Since welcoming a first class of about a dozen students in 2005, the Wilkes University graduate creative writing program has seen over 100 books, 50 plays, 40 films and hundreds of poems and short stories published or produced by its faculty, students and alumni.
Norman Mailer, the irascible, Pulitzer Prize-winning novelist and sometimes irreverent and controversial journalist, wrote on a wide range of topics with a one-of-a-kind style from the 1940s through the mid-2000s. [. . .] Included in this body of work is a famous 1960 essay published in Esquire magazine on the political emergence of John F. Kennedy (JFK).
It’s refreshing and more than a little nostalgic to see the trials, triumphs, and tribulations of Mailer’s time through his own combative eyes, before writers were marginalized as influential public figures.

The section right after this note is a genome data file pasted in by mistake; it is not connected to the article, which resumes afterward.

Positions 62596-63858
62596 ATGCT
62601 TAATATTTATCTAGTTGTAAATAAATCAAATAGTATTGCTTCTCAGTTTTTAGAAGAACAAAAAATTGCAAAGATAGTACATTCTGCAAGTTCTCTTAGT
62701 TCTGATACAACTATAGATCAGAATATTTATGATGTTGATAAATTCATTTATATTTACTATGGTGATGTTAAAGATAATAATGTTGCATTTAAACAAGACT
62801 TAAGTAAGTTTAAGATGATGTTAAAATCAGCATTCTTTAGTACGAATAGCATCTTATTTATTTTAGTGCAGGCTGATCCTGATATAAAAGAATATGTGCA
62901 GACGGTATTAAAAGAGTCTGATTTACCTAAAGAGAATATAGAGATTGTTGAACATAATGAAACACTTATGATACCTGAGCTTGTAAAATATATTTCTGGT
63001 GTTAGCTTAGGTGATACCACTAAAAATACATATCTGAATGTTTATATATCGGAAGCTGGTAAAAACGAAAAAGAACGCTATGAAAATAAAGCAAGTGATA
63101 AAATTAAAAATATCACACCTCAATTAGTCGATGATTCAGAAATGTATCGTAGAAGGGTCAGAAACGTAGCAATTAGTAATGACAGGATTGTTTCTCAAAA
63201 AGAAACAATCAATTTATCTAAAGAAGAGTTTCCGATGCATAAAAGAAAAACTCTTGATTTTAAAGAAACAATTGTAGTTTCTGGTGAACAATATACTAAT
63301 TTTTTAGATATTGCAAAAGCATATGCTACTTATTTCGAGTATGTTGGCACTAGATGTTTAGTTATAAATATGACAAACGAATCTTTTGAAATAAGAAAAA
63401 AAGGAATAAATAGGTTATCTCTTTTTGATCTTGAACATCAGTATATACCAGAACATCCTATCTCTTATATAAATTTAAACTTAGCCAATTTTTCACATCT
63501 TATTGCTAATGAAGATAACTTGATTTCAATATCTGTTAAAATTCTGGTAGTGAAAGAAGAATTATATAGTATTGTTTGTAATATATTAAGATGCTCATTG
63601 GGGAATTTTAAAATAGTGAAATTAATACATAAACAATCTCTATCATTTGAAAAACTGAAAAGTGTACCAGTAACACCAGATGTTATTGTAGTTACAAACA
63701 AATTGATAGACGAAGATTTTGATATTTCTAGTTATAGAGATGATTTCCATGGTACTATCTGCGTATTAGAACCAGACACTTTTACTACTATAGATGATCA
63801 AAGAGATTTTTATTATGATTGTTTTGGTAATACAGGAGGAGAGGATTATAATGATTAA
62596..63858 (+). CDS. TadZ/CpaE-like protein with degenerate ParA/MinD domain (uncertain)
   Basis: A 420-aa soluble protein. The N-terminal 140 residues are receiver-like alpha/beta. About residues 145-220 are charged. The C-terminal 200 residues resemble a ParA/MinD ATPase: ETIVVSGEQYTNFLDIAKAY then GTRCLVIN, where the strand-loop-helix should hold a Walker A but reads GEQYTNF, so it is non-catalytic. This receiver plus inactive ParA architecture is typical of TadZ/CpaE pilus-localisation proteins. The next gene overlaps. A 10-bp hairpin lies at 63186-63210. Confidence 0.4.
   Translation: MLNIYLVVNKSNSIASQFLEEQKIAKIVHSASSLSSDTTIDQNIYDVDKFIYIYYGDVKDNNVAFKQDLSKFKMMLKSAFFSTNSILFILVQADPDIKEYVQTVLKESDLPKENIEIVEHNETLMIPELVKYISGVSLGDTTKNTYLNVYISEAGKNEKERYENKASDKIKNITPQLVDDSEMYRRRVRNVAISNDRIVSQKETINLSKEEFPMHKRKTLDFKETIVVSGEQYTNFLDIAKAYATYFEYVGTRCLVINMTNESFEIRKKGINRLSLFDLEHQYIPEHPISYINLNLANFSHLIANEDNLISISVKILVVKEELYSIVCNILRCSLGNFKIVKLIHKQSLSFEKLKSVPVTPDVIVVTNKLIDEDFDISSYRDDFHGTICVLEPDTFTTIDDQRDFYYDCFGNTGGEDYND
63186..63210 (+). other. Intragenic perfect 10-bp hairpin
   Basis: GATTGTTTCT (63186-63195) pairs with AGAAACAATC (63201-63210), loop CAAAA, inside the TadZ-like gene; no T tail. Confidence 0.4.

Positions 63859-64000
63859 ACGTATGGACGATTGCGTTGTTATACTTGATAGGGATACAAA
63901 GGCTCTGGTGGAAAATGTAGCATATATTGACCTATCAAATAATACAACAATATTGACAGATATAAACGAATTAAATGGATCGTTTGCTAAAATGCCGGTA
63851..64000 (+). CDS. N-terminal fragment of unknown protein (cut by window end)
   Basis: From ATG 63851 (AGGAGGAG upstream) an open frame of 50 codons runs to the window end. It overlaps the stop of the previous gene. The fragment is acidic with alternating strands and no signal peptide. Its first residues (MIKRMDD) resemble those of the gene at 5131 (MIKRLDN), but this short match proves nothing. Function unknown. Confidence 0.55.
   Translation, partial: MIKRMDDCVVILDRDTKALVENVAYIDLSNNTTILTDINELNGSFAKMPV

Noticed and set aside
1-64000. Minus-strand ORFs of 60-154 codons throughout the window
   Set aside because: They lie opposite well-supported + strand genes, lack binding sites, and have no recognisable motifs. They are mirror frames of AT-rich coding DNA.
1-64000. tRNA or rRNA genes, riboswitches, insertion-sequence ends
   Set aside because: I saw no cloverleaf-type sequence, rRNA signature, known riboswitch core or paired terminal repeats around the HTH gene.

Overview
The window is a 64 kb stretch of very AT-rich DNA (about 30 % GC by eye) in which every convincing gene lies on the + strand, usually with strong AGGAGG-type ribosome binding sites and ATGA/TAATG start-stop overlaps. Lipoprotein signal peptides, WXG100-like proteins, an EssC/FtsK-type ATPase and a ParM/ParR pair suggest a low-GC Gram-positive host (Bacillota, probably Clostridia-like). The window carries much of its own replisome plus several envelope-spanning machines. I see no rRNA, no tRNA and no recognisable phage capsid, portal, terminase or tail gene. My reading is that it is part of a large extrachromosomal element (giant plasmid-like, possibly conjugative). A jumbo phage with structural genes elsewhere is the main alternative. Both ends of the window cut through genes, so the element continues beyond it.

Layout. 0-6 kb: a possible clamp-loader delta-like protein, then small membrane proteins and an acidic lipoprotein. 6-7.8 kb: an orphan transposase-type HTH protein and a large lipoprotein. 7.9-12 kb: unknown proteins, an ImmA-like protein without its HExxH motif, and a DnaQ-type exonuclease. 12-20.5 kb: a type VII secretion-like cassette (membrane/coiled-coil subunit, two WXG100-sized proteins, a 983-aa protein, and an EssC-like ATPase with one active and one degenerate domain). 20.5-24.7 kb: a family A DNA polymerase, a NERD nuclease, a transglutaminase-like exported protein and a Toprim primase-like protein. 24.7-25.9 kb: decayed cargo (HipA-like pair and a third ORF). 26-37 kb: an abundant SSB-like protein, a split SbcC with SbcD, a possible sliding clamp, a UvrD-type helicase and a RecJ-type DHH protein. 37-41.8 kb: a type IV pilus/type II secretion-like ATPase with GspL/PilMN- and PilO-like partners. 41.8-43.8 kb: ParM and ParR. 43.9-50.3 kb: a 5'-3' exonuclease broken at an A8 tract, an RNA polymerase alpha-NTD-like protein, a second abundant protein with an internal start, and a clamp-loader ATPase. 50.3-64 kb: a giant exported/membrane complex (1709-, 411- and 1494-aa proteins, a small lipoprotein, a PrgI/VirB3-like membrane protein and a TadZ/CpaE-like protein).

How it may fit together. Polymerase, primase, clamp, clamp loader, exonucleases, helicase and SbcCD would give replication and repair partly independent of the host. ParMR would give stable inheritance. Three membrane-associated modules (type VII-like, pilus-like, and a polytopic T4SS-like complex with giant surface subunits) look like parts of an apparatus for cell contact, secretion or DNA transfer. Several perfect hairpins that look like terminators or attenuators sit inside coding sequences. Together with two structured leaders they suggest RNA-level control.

The latest issue of The Mailer Review reflects the celebrated author’s multifaceted personality with articles on some of his major works and reminiscences from his family.
In 2002, J. Michael Lennon began reading more than 45,000 letters Mailer had written over 70 years … As you can imagine, Mailer spent a lot of time corresponding with fellow authors and celebrities, but also with friends and family and ordinary people who wrote to him.
How a bedroom-sized collection of papers and artifacts of acclaimed novelist James Jones made their way to UIS.
Hour 1: J. Michael Lennon on the “Selected Letters of Norman Mailer” — Lennon says Mailer never tossed a single thing he ever wrote.
For sheer rambunctiousness and fecundity, however, few can match Norman Mailer’s Selected Letters, as chosen by his latest biographer from an astonishing 45,000 pieces of correspondence.